Additional organ systems that may be affected include the brain, liver, and kidneys to name a few. Myalgic encephalomyelitis/chronic fatigue syndrome has found to be common in post-viral illnesses and COVID-19 (3). This condition of chronic fatigue and depressive symptoms may continue for the long term. Depression, anxiety, and post-traumatic stress syndrome are all potential long-term sequelae of COVID-19. Chronic liver disease has been described in these patients as well as chronic kidney disease. It is believed that COVID-19 patients may contribute up to a 5% to 10% increase in chronic kidney disease over the next several years.
Thus, our fatigue for the care of the acute COVID-19 patients is understandable. Our contributions have been remarkable, but we must be prepared for the long-term. COVID-19 survivors will continue to have important symptoms and impairment of functional status that will require us to be diligent in our understanding and care.
I propose that we begin to establish cardiopulmonary COVID-19 clinics. This would be a multidisciplinary clinic with pulmonologists, cardiologists, and the multidisciplinary team evaluating recovered COVID-19 patients who continue to have symptoms. In this capacity, they could be evaluated and their information could be categorized in a database beyond signs and symptoms. Moreover, a comprehensive biomarker analysis could be performed along multiple pathways including inflammatory, hemodynamic, myocardial injury, and other biomarkers to better understand and follow this condition. From the standpoint of imaging, comprehensive transthoracic echocardiography with a particular emphasis on measurement of diastolic dysfunction and RV function could be made. Pulmonary CT scans could be conducted to look for early evidence of pulmonary fibrosis, thromboembolic disease, and secondary evidence of pulmonary hypertension.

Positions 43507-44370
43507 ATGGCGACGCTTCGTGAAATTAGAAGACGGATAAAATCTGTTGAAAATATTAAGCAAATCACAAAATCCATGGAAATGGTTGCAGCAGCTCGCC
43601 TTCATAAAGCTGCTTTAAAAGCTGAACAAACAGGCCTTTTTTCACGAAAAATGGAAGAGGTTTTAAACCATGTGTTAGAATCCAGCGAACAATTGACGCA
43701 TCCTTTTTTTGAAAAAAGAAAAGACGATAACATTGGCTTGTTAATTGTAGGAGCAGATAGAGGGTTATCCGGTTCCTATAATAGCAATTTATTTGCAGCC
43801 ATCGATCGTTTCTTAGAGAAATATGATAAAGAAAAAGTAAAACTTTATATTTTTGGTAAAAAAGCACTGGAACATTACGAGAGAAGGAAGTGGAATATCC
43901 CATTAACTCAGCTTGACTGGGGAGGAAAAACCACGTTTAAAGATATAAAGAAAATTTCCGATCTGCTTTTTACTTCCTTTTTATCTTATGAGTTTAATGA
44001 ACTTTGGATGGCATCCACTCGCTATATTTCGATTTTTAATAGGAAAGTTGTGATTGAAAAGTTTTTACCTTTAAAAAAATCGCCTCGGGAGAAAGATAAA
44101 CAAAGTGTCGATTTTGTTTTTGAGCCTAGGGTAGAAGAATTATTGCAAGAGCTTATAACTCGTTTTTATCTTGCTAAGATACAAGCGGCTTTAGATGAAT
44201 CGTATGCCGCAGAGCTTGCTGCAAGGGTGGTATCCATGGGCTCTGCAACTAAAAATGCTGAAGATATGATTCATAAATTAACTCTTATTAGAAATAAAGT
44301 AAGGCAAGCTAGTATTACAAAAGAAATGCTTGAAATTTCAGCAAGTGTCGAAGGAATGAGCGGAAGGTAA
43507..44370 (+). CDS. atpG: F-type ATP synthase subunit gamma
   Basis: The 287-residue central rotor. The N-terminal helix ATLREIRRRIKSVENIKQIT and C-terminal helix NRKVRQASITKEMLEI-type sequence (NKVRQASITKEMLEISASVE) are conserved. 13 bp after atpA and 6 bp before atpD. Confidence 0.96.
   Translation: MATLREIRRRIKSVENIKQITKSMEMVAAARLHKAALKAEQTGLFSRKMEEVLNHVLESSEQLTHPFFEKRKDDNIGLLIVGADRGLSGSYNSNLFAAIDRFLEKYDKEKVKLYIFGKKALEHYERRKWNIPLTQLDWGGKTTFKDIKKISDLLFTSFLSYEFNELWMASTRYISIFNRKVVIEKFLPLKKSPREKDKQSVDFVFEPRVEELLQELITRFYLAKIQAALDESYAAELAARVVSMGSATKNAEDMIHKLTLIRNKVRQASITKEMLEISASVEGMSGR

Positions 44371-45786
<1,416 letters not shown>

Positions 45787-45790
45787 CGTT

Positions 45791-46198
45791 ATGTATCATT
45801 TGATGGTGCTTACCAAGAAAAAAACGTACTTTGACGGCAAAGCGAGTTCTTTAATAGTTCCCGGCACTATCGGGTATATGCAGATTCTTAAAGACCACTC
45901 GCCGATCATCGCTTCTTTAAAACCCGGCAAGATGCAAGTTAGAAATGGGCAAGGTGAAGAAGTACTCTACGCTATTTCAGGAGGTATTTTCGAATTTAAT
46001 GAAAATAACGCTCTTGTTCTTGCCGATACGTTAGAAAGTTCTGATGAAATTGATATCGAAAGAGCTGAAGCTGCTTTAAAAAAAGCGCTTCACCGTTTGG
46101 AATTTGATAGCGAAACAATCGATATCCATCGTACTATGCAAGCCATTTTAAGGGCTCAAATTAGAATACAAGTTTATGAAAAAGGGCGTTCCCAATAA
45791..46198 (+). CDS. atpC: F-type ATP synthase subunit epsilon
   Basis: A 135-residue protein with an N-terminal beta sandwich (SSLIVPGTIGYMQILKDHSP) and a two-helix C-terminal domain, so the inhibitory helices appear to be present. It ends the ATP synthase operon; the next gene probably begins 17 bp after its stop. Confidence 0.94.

Finally, cardiopulmonary exercise studies could be performed to serve as a benchmark for cardiovascular impairment and to serially follow these patients if indicated. It is postulated that these patients may be excellent candidates for exercise intervention, as was done with the HF-ACTION (Heart Failure: A Controlled Trial Investigating Outcomes of Exercise Training) and with the recently completed REHAB-HF (Trial of Rehabilitation Therapy in Older Acute Heart Failure Patients), to improve functional status and quality of life (4,5).
COVID-19 is not a short-term acute health care problem that will go away and not return. COVID-19 is here today, and has caused enormous fatigue on our patients and health care providers in this 3-month acute phase. The chronic phase will consist of an everlasting number of patients with impaired functional status and quality of life that we should address as heart failure physicians with our multidisciplinary teams.
- 2020 American College of Cardiology Foundation